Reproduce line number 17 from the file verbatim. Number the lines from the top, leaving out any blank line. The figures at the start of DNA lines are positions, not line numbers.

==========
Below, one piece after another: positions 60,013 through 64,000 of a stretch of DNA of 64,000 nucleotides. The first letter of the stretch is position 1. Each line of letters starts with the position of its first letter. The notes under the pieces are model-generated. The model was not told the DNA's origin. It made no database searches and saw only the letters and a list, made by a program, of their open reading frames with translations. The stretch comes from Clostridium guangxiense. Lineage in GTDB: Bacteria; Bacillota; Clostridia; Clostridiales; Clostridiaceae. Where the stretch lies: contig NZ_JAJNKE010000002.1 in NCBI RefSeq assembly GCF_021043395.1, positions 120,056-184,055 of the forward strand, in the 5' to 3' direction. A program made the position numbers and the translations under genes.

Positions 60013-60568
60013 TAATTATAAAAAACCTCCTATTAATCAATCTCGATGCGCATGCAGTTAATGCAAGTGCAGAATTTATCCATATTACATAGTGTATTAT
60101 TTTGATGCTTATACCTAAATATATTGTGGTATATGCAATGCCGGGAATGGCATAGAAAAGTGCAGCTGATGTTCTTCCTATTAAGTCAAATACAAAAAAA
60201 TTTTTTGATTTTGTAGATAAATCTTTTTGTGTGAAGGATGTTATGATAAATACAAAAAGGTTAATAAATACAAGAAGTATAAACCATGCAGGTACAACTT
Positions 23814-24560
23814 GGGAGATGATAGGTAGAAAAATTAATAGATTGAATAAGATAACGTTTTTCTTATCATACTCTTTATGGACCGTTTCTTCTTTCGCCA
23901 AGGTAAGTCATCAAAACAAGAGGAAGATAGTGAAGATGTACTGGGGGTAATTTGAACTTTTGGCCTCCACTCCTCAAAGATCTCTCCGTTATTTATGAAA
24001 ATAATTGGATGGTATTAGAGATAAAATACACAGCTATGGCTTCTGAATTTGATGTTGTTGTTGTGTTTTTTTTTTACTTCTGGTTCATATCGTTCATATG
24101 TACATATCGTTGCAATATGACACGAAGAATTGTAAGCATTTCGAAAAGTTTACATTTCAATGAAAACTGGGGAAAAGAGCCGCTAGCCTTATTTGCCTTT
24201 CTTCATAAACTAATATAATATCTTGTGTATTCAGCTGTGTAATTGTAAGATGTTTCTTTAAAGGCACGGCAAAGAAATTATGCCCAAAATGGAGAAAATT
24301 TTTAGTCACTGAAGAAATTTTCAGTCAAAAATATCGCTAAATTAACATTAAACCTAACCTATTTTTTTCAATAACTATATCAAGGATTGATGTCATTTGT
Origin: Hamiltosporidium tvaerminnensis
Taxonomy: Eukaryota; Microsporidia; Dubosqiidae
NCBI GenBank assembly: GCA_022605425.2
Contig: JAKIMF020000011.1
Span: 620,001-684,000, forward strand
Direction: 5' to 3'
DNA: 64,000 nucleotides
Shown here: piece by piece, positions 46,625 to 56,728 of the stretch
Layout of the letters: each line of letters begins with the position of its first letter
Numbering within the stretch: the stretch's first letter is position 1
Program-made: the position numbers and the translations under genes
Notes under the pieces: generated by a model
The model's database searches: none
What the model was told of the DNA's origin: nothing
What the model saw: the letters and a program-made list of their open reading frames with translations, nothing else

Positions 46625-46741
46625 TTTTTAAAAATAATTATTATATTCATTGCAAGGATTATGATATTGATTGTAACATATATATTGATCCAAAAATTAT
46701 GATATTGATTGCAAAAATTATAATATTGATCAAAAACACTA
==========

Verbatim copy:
Span: 620,001-684,000, forward strand